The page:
Spring – for me the second best season of the year. It heralds change, a shift in the turning of the Earth and brings a promise of new hope. The heart is lifted as the sun lifts a little higher in the sky each morning, and every new green shoot, every pink and white blossom and shiny sticky bud and catkin shouts to the world that the dark, cold, dreary days of winter are ending.
A time of regrowth. A time of rebirth, especially for people like me who suffer with SAD. Now I can come out of induced hibernation, tentatively poke my nose outside the door and smile with joy. This year, in my part of the UK, Spring definitely came early with crocus in flower on my front lawn on New Year’s Day, followed by a plethora of snowdrops, to be swiftly chased by a flush of early daffodils and sweet scented hyacinths.
After the bonus of an extremely warm March, the perfume of dark-red wallflowers drifts across the driveway. Yellow tulips have fought their way through and shine out like glowing cups of sunlight. Everywhere, brightly coloured primulas flourish, and purple and white hellebores nod in the breeze. The borders are awash with the sky-blue of forget-me-nots, sweet violets and bluebells, whilst in the flowerbed under the kitchen window, vibrant rhododendrons are in flower. Soon all this will be gone, to be replaced by masses of columbines before the summer bedding of wildflowers and clematis, pink mallow and phlox takeover.
Spring has brought extra meaning for me this year, for today sees the official launch of my novel Every Step of the Way. Why Spring? And why are bluebells featured on its cover? In England, bluebells are a sign of Spring, and although they normally flower in May, they have bloomed early. They must have known Spring is the turning point for my leading character within the book.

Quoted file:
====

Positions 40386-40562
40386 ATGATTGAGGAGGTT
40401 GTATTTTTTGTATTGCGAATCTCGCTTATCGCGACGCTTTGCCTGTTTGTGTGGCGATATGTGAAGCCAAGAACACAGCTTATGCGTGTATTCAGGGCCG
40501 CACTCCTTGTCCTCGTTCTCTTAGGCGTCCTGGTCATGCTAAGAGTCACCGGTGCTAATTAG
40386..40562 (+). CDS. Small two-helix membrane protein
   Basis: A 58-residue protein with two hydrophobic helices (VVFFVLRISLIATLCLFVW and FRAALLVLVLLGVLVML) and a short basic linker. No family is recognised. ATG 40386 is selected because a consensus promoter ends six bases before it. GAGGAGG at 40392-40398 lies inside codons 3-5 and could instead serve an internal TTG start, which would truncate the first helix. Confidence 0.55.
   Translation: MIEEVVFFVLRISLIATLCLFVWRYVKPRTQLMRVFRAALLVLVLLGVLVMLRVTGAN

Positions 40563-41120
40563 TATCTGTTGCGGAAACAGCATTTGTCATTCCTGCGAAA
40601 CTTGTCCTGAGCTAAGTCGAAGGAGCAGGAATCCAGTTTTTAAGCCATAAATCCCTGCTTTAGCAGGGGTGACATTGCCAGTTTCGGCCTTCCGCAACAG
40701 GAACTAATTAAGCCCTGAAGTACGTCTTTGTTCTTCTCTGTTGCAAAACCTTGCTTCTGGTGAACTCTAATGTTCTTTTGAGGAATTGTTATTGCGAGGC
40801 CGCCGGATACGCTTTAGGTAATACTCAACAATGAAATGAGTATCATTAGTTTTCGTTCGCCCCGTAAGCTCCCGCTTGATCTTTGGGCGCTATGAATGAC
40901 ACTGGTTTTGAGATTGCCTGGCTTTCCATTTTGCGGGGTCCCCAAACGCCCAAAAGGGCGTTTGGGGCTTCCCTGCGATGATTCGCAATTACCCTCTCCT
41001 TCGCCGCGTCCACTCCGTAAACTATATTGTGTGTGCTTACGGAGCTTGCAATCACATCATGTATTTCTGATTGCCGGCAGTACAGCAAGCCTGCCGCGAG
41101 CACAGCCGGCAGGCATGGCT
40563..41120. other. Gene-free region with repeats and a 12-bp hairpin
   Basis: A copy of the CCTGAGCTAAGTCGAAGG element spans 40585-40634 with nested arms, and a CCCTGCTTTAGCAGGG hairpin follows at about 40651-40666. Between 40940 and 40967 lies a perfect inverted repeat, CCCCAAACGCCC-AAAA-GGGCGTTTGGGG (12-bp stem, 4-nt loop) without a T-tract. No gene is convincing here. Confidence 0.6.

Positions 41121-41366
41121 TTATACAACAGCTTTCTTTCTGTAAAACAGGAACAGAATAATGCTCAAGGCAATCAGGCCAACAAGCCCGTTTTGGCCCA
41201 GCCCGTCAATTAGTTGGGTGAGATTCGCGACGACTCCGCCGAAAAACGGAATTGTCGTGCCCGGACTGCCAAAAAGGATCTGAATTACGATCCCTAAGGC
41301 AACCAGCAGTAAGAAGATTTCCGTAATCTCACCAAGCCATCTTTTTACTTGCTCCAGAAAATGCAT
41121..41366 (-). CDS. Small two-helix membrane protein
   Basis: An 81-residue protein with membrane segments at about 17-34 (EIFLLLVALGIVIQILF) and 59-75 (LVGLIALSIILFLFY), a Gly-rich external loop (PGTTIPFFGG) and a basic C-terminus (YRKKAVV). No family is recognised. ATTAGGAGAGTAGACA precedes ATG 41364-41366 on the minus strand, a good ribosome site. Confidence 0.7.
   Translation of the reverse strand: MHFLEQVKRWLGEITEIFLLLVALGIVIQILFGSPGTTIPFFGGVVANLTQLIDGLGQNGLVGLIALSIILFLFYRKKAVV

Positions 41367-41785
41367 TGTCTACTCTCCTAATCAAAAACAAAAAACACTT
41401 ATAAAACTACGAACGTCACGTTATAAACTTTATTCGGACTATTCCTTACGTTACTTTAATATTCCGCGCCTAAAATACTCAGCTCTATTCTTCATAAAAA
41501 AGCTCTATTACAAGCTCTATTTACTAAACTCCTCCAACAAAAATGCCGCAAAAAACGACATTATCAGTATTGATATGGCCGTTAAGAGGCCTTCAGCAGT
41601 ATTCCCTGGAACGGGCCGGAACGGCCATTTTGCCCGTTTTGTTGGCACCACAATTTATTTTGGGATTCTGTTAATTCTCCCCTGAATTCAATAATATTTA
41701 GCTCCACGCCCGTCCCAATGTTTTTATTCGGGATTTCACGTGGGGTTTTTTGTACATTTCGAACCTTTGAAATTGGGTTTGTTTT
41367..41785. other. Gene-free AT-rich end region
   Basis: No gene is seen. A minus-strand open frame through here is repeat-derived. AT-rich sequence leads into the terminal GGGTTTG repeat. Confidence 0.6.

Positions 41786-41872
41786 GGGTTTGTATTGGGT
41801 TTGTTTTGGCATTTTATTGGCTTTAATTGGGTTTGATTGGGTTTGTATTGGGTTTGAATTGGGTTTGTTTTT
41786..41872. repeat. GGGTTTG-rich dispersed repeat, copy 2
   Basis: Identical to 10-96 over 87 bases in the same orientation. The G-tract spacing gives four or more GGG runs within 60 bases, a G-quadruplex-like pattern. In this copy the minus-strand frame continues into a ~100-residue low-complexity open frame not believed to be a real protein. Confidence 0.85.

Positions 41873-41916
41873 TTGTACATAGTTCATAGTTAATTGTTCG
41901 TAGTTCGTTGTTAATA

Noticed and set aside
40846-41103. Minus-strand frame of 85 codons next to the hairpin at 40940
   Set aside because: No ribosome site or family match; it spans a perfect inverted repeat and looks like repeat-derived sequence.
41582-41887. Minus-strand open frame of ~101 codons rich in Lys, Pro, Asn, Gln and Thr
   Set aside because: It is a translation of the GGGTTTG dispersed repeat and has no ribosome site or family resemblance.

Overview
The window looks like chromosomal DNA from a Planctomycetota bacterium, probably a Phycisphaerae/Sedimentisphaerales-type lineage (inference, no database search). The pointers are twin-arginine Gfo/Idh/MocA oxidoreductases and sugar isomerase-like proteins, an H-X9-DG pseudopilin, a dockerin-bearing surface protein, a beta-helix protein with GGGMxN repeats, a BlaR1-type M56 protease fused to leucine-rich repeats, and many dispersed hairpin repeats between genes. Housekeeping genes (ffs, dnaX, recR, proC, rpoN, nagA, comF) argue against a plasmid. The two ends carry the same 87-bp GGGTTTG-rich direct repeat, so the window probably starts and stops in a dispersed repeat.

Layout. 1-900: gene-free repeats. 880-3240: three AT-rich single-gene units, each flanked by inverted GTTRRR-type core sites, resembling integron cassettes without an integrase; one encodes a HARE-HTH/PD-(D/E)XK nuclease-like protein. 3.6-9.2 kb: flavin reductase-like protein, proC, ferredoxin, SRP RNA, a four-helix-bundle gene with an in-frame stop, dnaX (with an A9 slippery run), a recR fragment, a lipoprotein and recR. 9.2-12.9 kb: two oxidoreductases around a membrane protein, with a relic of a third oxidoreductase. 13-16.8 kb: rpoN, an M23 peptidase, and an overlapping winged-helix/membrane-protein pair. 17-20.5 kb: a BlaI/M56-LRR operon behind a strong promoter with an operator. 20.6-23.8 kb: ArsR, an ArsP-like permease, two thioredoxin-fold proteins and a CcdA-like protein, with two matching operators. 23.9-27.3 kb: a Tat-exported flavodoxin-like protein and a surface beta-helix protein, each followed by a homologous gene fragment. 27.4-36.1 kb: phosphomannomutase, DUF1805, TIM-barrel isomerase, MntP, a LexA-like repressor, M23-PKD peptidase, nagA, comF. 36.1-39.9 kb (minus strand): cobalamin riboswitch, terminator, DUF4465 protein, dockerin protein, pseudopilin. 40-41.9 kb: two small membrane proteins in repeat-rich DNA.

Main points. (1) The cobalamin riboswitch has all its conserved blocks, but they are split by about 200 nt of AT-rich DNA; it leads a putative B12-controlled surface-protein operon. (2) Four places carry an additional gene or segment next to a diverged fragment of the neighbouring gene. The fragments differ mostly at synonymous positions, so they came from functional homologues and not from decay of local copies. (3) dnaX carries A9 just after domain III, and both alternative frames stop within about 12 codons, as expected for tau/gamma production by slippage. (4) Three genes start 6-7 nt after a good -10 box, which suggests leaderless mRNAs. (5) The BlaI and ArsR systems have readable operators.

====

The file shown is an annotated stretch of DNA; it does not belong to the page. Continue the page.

Set in West London, Every Step of the Way tells the story of teenager Beth Brixham’s life during the 1950s, when she is forced to care for her baby sister following the tragic death of her mother, a result of the Killer Smog of December 1952. The book is full of the social history of that era, including the coronation of Elizabeth II, the music, the coffee bar and Teddy Boy culture of that time. A journey through the bigotry, prejudices and suppression of women which gave rise to the equal rights for women and the burning of the bra movements of the later decades.
April is also my birth month, this year falling over the Easter celebrations, and Spring is a turning point for me with the publication of the book for it is only now I can move forward with my life and allow myself to free fall into Summer – my favourite season.
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